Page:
Thursday, 11 June 2015

I should have plaits and wear a dirndl

                               Camembert with white mould beginning to appear

It's been awhile between blogs and although there is so much to write about there never seems to be the time.
I'm in my element now that Daisy is producing the loveliest milk for me to continue my passion for cheese-making. I'm learning new things with every batch and having such fun experimenting.
Too frugal to pay out for a course or workshop, I'm ever thankful for the world wide web and the information at my fingertips. I have a love of improvising and experimenting which I can afford to do by making small batches, (the chooks rarely get my failures now) and having plenty of lovely raw milk from our own cow.
I really must remember to carry my camera across to the dairy one evening so I can show you the funniest sight of all three calves suckling from Daisy. Yes, the very same Daisy who would NOT accept a foster calf.
We are still supplement feeding the two bobby calves while Daisy's calf feeds solely from her mum, but we catch sight of them frequently, all three on the udder at once.
When I need milk for the house (and for cheese) I separate the calves from Daisy in the morning. In the evening we milk Daisy but leave a little in the udder for her calf Dusty. Apparently, cows will always hold back enough milk for their calf, but I always turn off the machine before she runs dry.
We pour fresh milk from the bucket into the calf feeders for Blackie & Jordie who slurp hungrily at their 2 litres each whilst Daisy stands blissfully as Dusty has his full.
All three calves are then released to spend the night with Daisy and the other cows, no doubt catching little suckles during the night.

We went back to the Market today with 27 of the lambs we bought a few months ago. Do you remember me telling you how small and dirty they were? We brought them home, cleaned them up, turned them out in the paddocks and watched them grow.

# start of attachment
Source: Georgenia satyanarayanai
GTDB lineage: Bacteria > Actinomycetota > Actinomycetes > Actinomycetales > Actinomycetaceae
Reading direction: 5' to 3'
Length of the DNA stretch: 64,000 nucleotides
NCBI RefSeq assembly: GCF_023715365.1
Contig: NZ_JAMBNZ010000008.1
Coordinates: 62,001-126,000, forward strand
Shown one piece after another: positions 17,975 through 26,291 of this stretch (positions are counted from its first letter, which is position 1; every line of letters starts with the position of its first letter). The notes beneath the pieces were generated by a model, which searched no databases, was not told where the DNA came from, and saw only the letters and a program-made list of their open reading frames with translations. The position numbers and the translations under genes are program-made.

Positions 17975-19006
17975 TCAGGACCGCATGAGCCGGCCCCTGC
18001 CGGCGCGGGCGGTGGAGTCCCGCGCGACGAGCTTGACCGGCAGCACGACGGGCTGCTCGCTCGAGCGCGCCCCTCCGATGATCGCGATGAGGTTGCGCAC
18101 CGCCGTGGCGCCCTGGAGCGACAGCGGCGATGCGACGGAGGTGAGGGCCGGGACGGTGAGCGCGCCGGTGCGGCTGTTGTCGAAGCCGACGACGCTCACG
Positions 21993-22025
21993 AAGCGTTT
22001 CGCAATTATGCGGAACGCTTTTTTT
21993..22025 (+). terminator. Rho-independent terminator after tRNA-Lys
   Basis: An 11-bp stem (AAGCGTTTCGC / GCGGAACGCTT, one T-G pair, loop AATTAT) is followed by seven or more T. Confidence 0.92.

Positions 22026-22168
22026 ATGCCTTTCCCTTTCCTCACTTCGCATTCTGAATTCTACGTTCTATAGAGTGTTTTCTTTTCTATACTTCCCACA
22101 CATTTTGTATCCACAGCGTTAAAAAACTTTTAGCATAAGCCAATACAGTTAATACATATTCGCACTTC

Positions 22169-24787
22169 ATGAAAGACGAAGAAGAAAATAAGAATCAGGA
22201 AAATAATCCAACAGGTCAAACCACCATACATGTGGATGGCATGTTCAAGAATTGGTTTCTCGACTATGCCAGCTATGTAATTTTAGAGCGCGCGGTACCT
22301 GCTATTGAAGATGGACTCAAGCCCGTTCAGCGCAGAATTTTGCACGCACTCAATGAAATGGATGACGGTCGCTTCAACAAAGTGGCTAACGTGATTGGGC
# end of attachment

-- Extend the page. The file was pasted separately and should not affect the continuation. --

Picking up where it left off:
Well, it's never really quite that simple. We checked them daily for fly strike (maggots), grass seeds in eyes, ears and non- mentionable parts of anatomy, and had them shorn in January.
We paid $42 each for them and today sold them for $115 each!! Not bad eh?
Needless to add that no, we did not splurge on fripperies with our profits. That money will go towards the new (to us) tractor, or the hay cutting contractor, or one of many expenses that crop up during the year, including a month of holidays.

So, my mission for the following weeks is to take more photos, but there is cheese to be made so I can't promise anything.

Living the simple life requires frugality in just about everything we do, so I do believe it's time to share our little tips of frugality or "what Nanna would have done".
What do you do to save a little bit here and there? 
My tip for today is to use less. Yes, just use less. Less dish detergent, less washing powder, less hand wash.  The manufacturers want you to buy more so they instruct us to use a certain amount which is really double what is required to do the same job.
If you have a dish washer (I don't but I did this at my daughter's home last month) cut the detergent tablets in half. Same effect of cleaning and the packet of (expensive) dish tabs lasts twice as long.
I look forward to hearing some of your tips.
It's winter, it's cold, dress warm, put on another layer and turn the heater down.
Cheers until next time.

1 comment:

  1. I love your farm and the background of your blog is so amazing i couldn't help but mention it here in the comments. shout out to the best blog background haha. lots of love


Related Posts Plugin for WordPress, Blogger...